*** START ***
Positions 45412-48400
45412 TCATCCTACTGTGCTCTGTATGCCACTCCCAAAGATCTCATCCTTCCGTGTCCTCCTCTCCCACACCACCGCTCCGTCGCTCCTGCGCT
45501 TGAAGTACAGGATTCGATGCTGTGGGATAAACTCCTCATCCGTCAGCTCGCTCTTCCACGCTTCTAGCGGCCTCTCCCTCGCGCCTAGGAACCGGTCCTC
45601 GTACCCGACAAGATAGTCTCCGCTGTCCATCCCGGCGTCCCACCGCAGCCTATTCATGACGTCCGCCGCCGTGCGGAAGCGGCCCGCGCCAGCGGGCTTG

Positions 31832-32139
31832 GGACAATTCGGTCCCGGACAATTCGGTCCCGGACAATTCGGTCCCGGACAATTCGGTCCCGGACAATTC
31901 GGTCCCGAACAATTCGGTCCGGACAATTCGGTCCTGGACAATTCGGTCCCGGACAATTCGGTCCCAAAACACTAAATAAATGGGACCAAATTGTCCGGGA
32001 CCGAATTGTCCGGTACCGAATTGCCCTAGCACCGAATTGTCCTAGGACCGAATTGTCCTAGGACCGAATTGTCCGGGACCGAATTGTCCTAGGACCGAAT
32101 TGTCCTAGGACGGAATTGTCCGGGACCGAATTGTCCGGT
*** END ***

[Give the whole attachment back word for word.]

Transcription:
Positions 45412-48400
45412 TCATCCTACTGTGCTCTGTATGCCACTCCCAAAGATCTCATCCTTCCGTGTCCTCCTCTCCCACACCACCGCTCCGTCGCTCCTGCGCT
45501 TGAAGTACAGGATTCGATGCTGTGGGATAAACTCCTCATCCGTCAGCTCGCTCTTCCACGCTTCTAGCGGCCTCTCCCTCGCGCCTAGGAACCGGTCCTC
45601 GTACCCGACAAGATAGTCTCCGCTGTCCATCCCGGCGTCCCACCGCAGCCTATTCATGACGTCCGCCGCCGTGCGGAAGCGGCCCGCGCCAGCGGGCTTG

Positions 31832-32139
31832 GGACAATTCGGTCCCGGACAATTCGGTCCCGGACAATTCGGTCCCGGACAATTCGGTCCCGGACAATTC
31901 GGTCCCGAACAATTCGGTCCGGACAATTCGGTCCTGGACAATTCGGTCCCGGACAATTCGGTCCCAAAACACTAAATAAATGGGACCAAATTGTCCGGGA
32001 CCGAATTGTCCGGTACCGAATTGCCCTAGCACCGAATTGTCCTAGGACCGAATTGTCCTAGGACCGAATTGTCCGGGACCGAATTGTCCTAGGACCGAAT
32101 TGTCCTAGGACGGAATTGTCCGGGACCGAATTGTCCGGT